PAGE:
Saturday, July 12, 2014
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Ruiz deal not as bad as people will claim

Yes, the Phillies overpaid for Carlos Ruiz in signing him to a three-year, $26 million contract, but the deal strikes me more as the cost of doing business in their situation rather than a wildly irresponsible deal. The club had put itself in a situation where Ruiz was the only catcher who made sense for them, for a variety of reasons. One, he is a right-handed bat, which people seem to gloss over sometimes, but which, in reality, is a big deal. Ryne Sandberg already had five left-handed bats who seemed likely to enter the season as everyday players: Chase Utley, Ryan Howard, Domonic Brown, Cody Asche and Ben Revere. Plus, Jimmy Rollins has not hit particularly well from the right side of the plate over the last two seasons. If the Phillies were to add a left-handed hitting catcher, they would be forced to run out a lineup like this:

Ruiz deal not as bad as people will claim

Philadelphia Phillies catcher Carlos Ruiz. (Tom Mihalek/AP)
Philadelphia Phillies catcher Carlos Ruiz. (Tom Mihalek/AP)

Yes, the Phillies overpaid for Carlos Ruiz in signing him to a three-year, $26 million contract, but the deal strikes me more as the cost of doing business in their situation rather than a wildly irresponsible deal. The club had put itself in a situation where Ruiz was the only catcher who made sense for them, for a variety of reasons. One, he is a right-handed bat, which people seem to gloss over sometimes, but which, in reality, is a big deal. Ryne Sandberg already had five left-handed bats who seemed likely to enter the season as everyday players: Chase Utley, Ryan Howard, Domonic Brown, Cody Asche and Ben Revere. Plus, Jimmy Rollins has not hit particularly well from the right side of the plate over the last two seasons. If the Phillies were to add a left-handed hitting catcher, they would be forced to run out a lineup like this:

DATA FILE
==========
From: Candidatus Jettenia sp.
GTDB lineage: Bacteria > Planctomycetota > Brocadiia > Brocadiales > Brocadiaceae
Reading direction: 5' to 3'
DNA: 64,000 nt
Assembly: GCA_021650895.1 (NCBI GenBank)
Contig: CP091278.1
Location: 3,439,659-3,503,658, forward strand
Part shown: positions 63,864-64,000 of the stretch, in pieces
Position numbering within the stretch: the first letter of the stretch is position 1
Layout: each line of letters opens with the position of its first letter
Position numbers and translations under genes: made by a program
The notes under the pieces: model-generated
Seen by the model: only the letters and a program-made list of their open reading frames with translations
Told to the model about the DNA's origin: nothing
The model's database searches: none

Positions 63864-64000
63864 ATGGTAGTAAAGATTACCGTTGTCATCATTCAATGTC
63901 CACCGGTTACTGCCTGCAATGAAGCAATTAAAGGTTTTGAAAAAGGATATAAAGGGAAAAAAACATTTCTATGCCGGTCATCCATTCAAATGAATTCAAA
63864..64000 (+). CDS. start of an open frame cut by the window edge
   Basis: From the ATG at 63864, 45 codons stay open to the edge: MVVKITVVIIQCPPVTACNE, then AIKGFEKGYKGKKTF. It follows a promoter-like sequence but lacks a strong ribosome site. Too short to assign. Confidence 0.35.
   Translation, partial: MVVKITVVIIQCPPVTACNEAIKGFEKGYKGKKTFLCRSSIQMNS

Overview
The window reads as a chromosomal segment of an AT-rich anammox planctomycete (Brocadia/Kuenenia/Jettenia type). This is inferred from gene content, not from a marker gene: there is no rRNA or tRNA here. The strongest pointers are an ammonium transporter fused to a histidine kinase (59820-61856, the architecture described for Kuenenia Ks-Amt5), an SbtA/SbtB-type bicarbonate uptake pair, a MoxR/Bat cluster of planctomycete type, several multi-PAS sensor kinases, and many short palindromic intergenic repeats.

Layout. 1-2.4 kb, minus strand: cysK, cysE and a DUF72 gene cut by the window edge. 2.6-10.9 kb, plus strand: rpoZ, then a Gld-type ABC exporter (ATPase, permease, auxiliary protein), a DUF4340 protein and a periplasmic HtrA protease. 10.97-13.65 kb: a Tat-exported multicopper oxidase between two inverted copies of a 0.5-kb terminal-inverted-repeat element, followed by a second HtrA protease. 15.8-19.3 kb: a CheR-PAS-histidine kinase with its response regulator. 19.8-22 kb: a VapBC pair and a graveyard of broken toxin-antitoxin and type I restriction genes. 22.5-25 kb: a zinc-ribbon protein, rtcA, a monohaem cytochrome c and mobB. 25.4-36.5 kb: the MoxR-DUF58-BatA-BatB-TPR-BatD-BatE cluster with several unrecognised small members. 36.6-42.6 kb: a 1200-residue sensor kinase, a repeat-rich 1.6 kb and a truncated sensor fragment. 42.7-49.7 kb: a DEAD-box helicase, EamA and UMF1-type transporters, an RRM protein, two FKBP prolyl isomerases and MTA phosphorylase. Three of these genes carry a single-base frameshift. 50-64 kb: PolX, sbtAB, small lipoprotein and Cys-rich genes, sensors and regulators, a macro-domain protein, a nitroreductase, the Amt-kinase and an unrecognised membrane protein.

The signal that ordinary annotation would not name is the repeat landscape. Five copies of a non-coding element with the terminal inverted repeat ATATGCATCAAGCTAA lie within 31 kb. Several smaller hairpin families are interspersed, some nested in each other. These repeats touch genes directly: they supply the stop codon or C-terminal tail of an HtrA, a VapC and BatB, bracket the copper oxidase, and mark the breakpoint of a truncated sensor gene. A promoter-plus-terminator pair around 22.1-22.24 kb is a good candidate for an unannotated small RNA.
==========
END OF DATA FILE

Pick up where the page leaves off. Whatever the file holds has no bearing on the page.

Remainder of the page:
1. Ben Revere
2. Jimmy Rollins
3. Chase Utley
4. Ryan Howard
5. Marlon Byrd
6. Domonic Brown
7. A.J. Pierzynski
8. Cody Asche
9. Pitcher

Just about any way you maneuver the pieces, an opposing bullpen would have an opportunity to face three left-handed hitters in a row. Against a bullpen with a tough LOOGY, that's like giving away an inning. It just isn't feasible.

So Pierzynski was not a viable option. Nor was Brian McCann. Nor, it would seem, was Jarrod Saltalamacchia, who is technically a switch hitter, but whose numbers are awful from the right side of the plate. That left the Phillies with the option of Ruiz, or with a catcher with little offensive upside like Kurt Suzuki or John Buck, or with someone like Dioner Navarro who has not played everyday for quite sometime.

The Phillies essentially put themselves in a position where they had to overpay for Ruiz when they resigned Utley, which meant an inability to add a righthanded bat like Jhonny Peralta or Omar Infante at the position, which might have freed them up to sign a left-handed hitting catcher.

Ruiz's agent, Marc Kligman, knew this, and he used it to his full advantage. In a lot of ways, this situation was like the Rollins situation a couple of offseasons ago. But, like the Rollins situation, this one is  teneable because the player in question plays a premium defensive position. Even if Ruiz is no longer an everyday player in the third year of the deal, he could still provide some utility as a veteran backup. Keep in mind, the going rate for such a player is between $3 million and $4 million right now. All things considered, this is not an awful deal.

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David Murphy Daily News Staff Writer
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